There are other red flags, though, that could be something or could be simply because they both realize that this could be looked at as odd. You need more information. The best advice I saw was to take her out to lunch or dinner, deepen the relationship with her, give her someone to talk to. Running to her parents if she told you in confidence is pretty much the worst thing you could do - then she won't have ANYONE but him to trust. If you feel you must go to him, talk to her and get her agreement first.
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Old 01-06-2018, 09:23 AM
 
Location: Saint John, IN
10,088 posts, read 2,901,044 times
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Quote:
Originally Posted by Metlakatla View Post
What I'm curious about is how telling the parents is going to prevent an unwanted pregnancy or STD. These are very real concerns, but two parents who work all the time and who don't sound very involved in their kid's life in the first place probably aren't going to drop everything to supervise her 24/7. This guy sounds like bad news and a loser in the first place, and nothing makes a loser look more attractive to a young girl than a pissed off parent, particularly if that's the only attention she's gotten from them in awhile.

And despite what the OP's been told in this thread, if this is happening in Alaska, this relationship is perfectly legal (the only reason it wouldn't be would be if he were a teacher or otherwise in some sort of position of authority).


HOW? If the parents know then at least they can make sure their daughter is taking precautions to avoid pregnancy and STD's. I doubt the OP has had this conversation with her.
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Old 01-06-2018, 10:09 AM
 
3,752 posts, read 1,758,613 times
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Quote:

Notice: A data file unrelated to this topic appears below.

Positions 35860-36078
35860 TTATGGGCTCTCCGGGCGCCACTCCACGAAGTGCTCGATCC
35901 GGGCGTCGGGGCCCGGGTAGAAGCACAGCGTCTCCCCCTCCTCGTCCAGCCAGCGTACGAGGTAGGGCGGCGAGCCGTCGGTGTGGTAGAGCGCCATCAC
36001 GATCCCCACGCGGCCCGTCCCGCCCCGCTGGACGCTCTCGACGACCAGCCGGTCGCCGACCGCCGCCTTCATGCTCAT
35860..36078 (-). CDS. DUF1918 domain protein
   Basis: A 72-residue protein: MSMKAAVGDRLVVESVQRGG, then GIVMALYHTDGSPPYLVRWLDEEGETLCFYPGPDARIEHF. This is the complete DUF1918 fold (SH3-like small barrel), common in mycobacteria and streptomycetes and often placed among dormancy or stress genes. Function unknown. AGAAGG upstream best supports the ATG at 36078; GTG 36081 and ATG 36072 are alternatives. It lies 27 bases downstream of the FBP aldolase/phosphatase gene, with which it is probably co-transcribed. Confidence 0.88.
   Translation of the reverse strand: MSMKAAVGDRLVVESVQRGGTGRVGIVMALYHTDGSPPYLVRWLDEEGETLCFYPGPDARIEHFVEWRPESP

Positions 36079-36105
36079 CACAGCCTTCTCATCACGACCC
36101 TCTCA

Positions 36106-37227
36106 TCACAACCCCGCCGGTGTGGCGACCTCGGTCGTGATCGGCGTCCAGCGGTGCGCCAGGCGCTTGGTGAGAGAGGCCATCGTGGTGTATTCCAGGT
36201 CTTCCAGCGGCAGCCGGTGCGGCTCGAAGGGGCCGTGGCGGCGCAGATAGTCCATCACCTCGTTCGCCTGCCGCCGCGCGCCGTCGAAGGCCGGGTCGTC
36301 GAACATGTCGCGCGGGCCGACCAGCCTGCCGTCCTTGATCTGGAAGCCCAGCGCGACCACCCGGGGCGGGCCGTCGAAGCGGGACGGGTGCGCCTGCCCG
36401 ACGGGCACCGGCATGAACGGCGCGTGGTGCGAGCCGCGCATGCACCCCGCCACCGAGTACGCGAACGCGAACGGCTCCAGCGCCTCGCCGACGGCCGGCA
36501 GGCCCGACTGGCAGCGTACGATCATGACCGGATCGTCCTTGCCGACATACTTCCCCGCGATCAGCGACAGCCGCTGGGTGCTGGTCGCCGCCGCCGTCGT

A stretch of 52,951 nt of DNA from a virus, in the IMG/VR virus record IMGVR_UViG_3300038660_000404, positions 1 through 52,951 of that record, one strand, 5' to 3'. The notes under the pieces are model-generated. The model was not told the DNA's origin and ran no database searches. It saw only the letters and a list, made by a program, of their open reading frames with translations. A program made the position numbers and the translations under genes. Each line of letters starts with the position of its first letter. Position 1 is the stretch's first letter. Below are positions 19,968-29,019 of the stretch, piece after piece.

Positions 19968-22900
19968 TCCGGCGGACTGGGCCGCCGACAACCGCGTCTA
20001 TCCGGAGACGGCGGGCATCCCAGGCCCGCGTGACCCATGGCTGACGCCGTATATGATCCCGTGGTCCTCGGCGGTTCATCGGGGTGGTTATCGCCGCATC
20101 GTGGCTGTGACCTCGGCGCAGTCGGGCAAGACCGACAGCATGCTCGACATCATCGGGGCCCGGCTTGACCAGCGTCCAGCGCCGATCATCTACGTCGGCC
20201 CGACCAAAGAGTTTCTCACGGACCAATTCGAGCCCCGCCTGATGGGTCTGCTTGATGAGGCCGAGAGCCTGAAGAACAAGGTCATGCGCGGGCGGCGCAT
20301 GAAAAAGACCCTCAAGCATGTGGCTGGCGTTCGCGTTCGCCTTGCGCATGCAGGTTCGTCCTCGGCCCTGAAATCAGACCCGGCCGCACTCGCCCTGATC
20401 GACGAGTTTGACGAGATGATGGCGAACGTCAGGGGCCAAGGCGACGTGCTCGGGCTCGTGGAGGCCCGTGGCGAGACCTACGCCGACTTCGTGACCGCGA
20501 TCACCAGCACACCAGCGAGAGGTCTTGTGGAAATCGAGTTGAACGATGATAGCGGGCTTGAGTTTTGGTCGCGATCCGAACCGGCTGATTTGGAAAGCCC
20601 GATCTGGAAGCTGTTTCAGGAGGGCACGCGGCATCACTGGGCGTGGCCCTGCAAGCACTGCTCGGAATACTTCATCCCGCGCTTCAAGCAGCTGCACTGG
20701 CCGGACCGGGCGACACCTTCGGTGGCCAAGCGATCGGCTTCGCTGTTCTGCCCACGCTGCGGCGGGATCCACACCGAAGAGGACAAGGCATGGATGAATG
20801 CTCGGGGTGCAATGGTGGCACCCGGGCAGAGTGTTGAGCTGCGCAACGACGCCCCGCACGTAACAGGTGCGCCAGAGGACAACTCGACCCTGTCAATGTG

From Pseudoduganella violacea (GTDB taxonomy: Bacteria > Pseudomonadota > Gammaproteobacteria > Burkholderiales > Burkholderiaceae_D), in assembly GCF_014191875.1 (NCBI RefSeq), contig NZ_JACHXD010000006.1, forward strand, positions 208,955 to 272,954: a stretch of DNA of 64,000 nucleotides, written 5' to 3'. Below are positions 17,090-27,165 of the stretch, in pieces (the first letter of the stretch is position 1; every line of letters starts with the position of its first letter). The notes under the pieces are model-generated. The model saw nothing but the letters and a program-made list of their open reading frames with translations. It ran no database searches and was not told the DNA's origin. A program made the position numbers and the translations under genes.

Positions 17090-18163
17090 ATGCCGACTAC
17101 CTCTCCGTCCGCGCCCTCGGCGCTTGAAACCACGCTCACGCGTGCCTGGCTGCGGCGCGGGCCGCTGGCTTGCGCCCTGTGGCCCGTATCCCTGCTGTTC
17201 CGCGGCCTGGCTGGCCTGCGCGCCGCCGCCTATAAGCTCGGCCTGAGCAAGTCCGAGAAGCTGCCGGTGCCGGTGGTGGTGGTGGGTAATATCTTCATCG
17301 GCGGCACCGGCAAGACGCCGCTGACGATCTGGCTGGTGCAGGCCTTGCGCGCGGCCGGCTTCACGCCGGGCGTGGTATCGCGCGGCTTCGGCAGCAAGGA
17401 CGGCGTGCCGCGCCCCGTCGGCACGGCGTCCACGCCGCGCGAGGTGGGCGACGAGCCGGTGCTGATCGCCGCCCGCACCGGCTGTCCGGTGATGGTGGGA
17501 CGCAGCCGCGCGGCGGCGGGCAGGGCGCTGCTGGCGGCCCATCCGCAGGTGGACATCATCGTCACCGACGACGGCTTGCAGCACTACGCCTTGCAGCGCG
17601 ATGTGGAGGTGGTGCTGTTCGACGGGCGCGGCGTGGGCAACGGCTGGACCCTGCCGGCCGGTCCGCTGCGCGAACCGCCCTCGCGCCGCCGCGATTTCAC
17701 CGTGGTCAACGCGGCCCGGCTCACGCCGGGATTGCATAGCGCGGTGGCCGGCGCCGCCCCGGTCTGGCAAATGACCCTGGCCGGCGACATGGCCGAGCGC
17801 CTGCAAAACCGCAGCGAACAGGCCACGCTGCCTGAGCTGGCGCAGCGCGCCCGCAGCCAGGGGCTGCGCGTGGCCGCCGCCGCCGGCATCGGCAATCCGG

Originally Posted by Happy in Wyoming View Post
One set of my great-grandparents left Ireland before the Civil War. They didn't have much money, but they had plenty of ambition. They started a successful business and were able to send their youngest daughter, my grandmother (born 1872) to college. At the time of their marriage, he was 27; she was 14. No one ever thought ill of them for it.
but thats because women (girls) were useless except for sex (carrying babies) -- this situation mite be similar.

its not like your grandmother was allowed to work in the coal mines like when your grandfather was 14. thats why her father gave her away to your grandfather.
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Old 01-06-2018, 11:20 AM
 
19,804 posts, read 25,889,090 times
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Quote:
Originally Posted by CGab View Post
HOW? If the parents know then at least they can make sure their daughter is taking precautions to avoid pregnancy and STD's. I doubt the OP has had this conversation with her.
If you'll notice, I suggested that the aunt "have this conversation with her." These things often are more well-received coming from an aunt or other relative, and there is no guarantee that the parents would have the conversation anyway.
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Old 01-06-2018, 11:48 AM
 
Location: Renton, WA
530 posts, read 1,066,238 times
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Quote:
Originally Posted by Retired in Illinois View Post
As a family member it is your obligation to protect your 16 niece from possible harm. Dating a 20 yr old definitely qualifies as a threat to your niece.

TELL HER PARENTS WHAT SHE IS DOING AND LET THEM DEAL WITH IT!!
However, in 10 years your 16-year-old niece will be 26, and the guy she is dating will be 30. Most would not view a 26-year-old dating a 30-year-old to be abnormal. Thus, perhaps a good idea is to encourage her to wait a few years so that the percentage age difference between them becomes less.
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Old 01-06-2018, 12:16 PM
 
Location: Stuck on the East Coast, hoping to head West
3,785 posts, read 8,531,805 times
Reputation: 7328
Quote:
Originally Posted by Katarina Witt View Post
If the OP tells the parents, but asks them to keep her (OP) identity secret, the niece is going to know who told them.
Obviously. But it may do enough to assuage OP's guilt so that she does the right thing and says something.